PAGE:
Despite great interest in CD4+ CD25+ suppressor T cells, many of the fundamental properties of these cells remain enigmatic. This is in part due to experimental limitations inherent to the study of polyclonal suppressor T cells, and the extensive use of in vitro assays. This review article intends to outline recent advances in our understanding of the biology of suppressor T cells that have emerged from the analysis of T cell receptor (TCR) transgenic models. Several laboratories have taken advantage of model systems in which suppressor T cells of defined antigen-specificity are naturally selected in order to characterize the selection and behavior of these cells in vivo. In addition to providing valuable insights into the mechanism of differentiation of suppressor T cells, these systems now offer new possibilities for understanding the mode of action of suppressor T cells. For example, adoptive transfer of small numbers of ex vivo isolated TCR transgenic suppressor T cells allows for the visualization of the fate of such cells when confronted with cognate antigen in a quasi-normal, nonlymphopenic environment. Characteristic features of the currently available TCR transgenic models of suppressor T cells will be highlighted, and particular issues pertaining to the differentiation, function, and homeostasis of this T cell subset that have emerged from these models will be discussed.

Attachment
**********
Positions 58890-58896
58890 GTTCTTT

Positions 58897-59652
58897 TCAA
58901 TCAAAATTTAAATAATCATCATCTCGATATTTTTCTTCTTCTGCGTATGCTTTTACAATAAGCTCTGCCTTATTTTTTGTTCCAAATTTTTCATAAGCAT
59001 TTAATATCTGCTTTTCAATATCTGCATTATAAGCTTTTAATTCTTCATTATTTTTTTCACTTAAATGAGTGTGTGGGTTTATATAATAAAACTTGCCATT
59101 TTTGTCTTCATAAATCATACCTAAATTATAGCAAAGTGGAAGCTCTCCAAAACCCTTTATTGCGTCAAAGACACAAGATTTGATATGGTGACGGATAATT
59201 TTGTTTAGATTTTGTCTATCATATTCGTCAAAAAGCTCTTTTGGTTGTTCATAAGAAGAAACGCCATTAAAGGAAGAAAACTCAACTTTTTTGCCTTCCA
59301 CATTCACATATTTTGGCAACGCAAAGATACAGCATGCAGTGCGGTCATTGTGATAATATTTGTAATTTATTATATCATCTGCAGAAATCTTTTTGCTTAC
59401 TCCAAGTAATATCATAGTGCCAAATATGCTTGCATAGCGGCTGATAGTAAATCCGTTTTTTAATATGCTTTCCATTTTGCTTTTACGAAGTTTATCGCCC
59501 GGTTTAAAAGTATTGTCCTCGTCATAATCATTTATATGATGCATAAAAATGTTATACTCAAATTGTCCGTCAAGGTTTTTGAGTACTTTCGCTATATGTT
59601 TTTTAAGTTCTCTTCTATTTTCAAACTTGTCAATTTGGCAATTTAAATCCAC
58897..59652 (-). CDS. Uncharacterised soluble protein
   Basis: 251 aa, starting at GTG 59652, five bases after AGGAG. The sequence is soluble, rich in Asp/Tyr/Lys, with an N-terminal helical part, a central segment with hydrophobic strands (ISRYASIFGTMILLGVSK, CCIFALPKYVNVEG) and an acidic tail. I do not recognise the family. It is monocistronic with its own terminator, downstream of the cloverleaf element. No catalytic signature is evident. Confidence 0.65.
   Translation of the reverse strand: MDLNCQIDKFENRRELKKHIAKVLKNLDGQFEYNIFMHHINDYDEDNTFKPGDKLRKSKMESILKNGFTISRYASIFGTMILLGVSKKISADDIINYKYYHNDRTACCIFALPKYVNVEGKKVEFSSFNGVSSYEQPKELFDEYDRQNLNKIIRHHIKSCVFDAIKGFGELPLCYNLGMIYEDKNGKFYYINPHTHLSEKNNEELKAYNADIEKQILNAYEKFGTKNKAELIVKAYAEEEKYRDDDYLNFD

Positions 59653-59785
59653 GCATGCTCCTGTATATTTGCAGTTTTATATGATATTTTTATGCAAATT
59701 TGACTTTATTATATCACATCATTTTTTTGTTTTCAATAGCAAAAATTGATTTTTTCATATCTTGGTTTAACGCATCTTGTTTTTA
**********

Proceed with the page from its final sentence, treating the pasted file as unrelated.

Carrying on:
|Original language||English (US)|
|Number of pages||15|
|Journal||Current Topics in Microbiology and Immunology|
|State||Published - Jun 20 2005|
ASJC Scopus subject areas
- Immunology and Allergy
- Microbiology (medical)